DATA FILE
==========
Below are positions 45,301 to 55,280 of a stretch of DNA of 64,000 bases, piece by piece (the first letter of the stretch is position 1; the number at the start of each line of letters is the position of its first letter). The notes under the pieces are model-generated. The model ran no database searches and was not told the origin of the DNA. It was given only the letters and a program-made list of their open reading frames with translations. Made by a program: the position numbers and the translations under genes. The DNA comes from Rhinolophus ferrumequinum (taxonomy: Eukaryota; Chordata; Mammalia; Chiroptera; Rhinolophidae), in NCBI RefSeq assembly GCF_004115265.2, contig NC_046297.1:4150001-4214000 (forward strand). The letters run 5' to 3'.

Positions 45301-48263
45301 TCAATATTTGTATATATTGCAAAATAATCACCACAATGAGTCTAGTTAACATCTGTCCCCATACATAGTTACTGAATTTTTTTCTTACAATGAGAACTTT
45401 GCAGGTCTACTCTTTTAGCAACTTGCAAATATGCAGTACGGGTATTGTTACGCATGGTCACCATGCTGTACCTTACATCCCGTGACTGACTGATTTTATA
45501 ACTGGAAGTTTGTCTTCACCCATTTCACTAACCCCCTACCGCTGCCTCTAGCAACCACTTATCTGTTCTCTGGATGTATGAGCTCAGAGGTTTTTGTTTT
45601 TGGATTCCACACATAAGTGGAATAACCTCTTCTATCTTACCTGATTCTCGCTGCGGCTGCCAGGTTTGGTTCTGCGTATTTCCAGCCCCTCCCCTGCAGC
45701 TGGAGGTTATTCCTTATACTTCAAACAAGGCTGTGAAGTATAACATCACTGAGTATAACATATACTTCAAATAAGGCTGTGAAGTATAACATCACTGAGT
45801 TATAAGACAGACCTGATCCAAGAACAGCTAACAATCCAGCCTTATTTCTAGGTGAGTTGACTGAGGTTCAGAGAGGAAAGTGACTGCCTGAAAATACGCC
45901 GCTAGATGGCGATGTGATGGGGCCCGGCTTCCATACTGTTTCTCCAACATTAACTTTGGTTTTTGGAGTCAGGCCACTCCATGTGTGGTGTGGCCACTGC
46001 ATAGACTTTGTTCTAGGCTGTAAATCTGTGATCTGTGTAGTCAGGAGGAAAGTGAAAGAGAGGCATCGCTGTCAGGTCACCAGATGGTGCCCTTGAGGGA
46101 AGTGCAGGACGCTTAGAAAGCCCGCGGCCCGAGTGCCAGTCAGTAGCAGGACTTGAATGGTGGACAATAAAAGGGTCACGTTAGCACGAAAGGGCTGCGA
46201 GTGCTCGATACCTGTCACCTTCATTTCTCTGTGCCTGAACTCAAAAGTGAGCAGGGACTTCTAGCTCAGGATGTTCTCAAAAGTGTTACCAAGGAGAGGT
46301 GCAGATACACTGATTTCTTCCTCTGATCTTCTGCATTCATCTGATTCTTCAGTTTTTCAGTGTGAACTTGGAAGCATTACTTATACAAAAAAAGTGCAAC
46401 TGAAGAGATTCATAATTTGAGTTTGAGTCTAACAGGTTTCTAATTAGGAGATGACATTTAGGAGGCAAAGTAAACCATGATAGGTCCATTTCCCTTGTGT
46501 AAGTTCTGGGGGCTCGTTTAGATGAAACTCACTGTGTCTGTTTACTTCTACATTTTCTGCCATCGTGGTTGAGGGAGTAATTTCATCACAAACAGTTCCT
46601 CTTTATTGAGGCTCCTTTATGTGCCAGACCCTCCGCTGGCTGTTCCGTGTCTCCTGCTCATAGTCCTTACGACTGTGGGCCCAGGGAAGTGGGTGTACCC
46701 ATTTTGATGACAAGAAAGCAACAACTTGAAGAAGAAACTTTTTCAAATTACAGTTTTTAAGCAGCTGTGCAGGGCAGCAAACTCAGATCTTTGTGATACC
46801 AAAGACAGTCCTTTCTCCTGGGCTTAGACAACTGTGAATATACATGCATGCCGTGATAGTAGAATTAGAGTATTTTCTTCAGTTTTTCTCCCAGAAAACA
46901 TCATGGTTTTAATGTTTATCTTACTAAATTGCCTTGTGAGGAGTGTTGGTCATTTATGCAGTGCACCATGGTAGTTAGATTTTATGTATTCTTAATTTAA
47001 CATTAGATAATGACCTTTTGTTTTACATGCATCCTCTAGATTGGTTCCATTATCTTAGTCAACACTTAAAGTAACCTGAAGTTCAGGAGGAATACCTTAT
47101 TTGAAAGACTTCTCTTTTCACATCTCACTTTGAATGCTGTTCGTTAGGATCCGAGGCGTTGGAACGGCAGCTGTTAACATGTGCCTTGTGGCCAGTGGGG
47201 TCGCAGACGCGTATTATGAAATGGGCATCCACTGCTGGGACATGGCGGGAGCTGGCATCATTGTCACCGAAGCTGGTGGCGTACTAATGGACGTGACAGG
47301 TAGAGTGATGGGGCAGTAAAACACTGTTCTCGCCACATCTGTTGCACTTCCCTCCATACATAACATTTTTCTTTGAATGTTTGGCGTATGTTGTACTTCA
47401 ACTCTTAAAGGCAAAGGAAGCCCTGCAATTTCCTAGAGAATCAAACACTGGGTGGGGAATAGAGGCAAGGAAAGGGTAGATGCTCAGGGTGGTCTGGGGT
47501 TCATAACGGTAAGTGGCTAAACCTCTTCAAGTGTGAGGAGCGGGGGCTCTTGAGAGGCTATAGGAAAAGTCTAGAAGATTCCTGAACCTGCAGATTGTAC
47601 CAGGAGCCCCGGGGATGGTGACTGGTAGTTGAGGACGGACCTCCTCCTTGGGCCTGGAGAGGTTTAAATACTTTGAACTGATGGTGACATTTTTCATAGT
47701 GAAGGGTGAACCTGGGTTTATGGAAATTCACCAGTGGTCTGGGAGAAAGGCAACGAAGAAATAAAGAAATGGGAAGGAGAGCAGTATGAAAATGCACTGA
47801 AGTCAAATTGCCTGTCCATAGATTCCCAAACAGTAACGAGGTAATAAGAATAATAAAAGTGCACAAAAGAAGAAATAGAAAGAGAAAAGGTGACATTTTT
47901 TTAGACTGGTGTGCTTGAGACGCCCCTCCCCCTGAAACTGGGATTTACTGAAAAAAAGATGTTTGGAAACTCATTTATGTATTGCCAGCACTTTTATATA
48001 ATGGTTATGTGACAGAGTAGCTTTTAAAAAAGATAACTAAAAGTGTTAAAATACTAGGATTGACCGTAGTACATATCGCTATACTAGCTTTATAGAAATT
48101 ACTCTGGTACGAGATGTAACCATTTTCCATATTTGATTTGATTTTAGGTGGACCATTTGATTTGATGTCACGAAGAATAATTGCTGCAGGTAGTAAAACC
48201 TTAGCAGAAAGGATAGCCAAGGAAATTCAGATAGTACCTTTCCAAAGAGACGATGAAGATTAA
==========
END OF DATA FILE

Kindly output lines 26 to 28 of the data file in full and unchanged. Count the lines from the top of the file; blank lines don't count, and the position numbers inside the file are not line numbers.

47601 CAGGAGCCCCGGGGATGGTGACTGGTAGTTGAGGACGGACCTCCTCCTTGGGCCTGGAGAGGTTTAAATACTTTGAACTGATGGTGACATTTTTCATAGT
47701 GAAGGGTGAACCTGGGTTTATGGAAATTCACCAGTGGTCTGGGAGAAAGGCAACGAAGAAATAAAGAAATGGGAAGGAGAGCAGTATGAAAATGCACTGA
47801 AGTCAAATTGCCTGTCCATAGATTCCCAAACAGTAACGAGGTAATAAGAATAATAAAAGTGCACAAAAGAAGAAATAGAAAGAGAAAAGGTGACATTTTT